process, sketches for a large oil.

Posted by resonanteye on 04/18/2013

529148_10151419583077712_123877253_n I’m in the planning stages of a larger oil painting so I thought I’d share the process from the start. These are my thumbnails, ideas, and notes for “storming the castle”, a painting which will not include a castle.

I’ve been reading about neanderthal and sasquatch (as usual) and thinking a lot about the medieval myth of the wildman. I have been reading a bit about the iconography and symbolism of wild people and had a dream last night about a shesquatch with a classic old-tyme unicorn. There’s a lot of other things going into this as well but that, so far, is my base idea.

I did some additional research today and reading and took notes. I’ve also got a few pages from my sketchpad showing both the notes I took today and the sketches I did last night. I took the time to go back through and find another few pages of notes and sketches (stuff like sasquatch fur, symbols of purity and of untamed nature, like that) and cherrypicked them into this page of rough notes and sketches. (The deer-man face among those.) As I read more about sasquatch encounters and then about wildman images in the medieval era, I realized that the war there seems both metaphorical (oh, taming nature, the invention of the printing press, you know- whatever happened in the olden times) and very real. The illustrations don’t look like the ones of anomalies and “monsters” but more like the everyday scenes of people that are realistic.


In other words, I’ve decided that there is a secret history of war between us and our near-relatives, the hidden species of hominid that used to be far more common. Like wolves or bears, I think they were wiped out in most of Europe back in those days. The images of battles and ‘hunting down the wildman’ are pretty brutal and detailed. I’d call it a genocide, maybe?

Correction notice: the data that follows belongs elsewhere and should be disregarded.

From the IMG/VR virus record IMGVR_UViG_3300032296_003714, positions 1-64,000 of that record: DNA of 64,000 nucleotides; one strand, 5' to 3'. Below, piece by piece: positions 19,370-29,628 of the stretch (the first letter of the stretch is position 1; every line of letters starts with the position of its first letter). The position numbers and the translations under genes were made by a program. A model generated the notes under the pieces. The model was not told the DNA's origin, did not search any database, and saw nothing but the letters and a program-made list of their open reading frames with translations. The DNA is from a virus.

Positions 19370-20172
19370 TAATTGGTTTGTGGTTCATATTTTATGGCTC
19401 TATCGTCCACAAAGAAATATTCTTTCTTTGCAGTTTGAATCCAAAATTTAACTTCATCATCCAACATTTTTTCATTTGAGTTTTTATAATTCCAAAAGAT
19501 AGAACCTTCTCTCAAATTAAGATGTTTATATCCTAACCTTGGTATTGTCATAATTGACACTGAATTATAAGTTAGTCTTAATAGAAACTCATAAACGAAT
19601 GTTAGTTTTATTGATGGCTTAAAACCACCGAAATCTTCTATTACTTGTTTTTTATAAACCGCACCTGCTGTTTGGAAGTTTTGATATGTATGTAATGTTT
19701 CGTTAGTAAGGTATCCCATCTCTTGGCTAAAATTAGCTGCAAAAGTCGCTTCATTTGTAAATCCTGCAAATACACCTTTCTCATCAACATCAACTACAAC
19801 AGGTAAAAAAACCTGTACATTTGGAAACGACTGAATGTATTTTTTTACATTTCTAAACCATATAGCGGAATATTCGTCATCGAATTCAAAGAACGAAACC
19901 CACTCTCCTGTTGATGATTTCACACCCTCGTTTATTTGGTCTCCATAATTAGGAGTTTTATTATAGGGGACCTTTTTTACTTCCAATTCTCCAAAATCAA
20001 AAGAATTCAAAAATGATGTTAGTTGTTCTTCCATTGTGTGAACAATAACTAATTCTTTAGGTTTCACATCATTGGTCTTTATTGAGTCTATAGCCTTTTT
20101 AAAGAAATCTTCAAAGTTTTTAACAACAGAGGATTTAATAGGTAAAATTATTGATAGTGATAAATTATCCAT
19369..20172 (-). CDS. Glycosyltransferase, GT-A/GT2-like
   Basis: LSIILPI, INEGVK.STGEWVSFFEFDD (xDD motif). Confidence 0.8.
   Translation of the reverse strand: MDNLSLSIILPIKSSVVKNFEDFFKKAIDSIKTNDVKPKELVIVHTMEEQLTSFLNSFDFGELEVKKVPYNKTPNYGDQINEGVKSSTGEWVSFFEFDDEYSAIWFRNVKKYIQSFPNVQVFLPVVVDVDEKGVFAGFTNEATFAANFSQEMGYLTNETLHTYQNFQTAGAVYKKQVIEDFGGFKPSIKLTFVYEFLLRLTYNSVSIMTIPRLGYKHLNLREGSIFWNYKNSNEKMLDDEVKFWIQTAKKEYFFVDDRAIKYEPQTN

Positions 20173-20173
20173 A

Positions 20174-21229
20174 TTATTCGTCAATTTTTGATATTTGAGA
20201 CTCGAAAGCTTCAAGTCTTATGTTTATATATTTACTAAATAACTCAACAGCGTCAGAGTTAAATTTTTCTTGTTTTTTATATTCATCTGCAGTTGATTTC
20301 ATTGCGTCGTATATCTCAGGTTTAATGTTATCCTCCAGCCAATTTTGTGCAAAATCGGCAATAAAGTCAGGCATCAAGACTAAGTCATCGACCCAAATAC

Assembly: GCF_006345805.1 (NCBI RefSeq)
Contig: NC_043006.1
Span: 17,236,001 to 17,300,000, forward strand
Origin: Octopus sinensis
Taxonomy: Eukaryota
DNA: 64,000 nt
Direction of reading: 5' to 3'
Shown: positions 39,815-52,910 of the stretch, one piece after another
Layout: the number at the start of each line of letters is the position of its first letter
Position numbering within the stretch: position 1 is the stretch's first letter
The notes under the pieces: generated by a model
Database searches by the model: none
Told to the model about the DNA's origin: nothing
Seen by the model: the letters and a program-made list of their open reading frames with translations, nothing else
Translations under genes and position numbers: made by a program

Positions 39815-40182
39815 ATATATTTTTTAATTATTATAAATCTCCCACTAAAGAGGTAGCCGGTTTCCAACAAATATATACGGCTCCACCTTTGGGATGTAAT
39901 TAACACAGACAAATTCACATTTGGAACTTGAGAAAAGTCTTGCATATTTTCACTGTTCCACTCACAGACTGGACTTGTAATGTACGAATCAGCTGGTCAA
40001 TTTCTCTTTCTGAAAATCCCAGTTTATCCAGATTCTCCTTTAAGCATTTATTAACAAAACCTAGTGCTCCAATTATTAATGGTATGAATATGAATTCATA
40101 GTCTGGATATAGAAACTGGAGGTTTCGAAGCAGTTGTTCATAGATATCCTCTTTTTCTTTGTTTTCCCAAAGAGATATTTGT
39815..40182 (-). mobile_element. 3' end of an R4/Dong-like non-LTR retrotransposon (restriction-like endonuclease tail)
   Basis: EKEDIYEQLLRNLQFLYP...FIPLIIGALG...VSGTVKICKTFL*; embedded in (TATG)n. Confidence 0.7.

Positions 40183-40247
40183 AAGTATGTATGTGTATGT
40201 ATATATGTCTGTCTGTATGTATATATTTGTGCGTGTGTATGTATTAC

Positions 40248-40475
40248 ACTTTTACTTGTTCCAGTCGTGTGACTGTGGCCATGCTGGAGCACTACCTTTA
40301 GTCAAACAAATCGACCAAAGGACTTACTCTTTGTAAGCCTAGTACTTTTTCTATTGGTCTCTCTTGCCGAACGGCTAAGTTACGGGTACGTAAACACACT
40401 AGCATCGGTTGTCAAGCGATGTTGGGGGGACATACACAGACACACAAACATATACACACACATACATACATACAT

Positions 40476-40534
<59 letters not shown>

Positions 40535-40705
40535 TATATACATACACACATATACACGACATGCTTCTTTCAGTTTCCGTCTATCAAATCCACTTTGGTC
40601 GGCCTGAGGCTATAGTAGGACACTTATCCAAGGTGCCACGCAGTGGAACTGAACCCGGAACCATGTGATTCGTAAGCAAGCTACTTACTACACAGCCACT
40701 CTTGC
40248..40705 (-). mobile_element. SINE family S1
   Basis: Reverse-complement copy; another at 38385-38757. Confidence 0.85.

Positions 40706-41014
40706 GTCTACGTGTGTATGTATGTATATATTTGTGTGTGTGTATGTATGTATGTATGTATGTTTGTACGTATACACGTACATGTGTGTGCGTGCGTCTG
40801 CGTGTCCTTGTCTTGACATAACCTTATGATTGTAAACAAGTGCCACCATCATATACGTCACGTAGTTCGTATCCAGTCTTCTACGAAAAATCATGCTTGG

At any rate, these thoughts, along my underlying mood of slight nostalgia for my younger mayhem and chaos, are starting to turn into something. These pages are the beginning of it. And this is how a really big painting always begins, for me.



I always have enjoyed drawing more than finishing, but lately since I have been doing so many commissions and smaller pieces, I’ve started to get better at time management.

I take a lot of notes early on and do a lot of small compositional sketches. I think I’m addicted to the thumbnail, as far as the part of the process I enjoy most. But at the same time I get such a good lift from seeing a big work finished, there’s really nothing to compare to that feeling, especially when I don’t feel the piece failed.

I also got a bit of progress in on this jellyfish lady today.



2 Responses to “process, sketches for a large oil.”

  1. I am enjoying your descriptions of how you work/create. I have been working on learning to understand the structure of my work and what works the best for me. Gawd but you’d think I would know that by now. I wish that I did more preliminary work e.g. sketching etc… but instead I dive in and make multiples of the same thing until I think I am getting it right… there must be a middle ground.


    • I’ve done that too. And most smaller pieces, anything under 16×20 I just dive in, some bigger ones as well from time to time. I do a lot of thinking beforehand, less structural planning.


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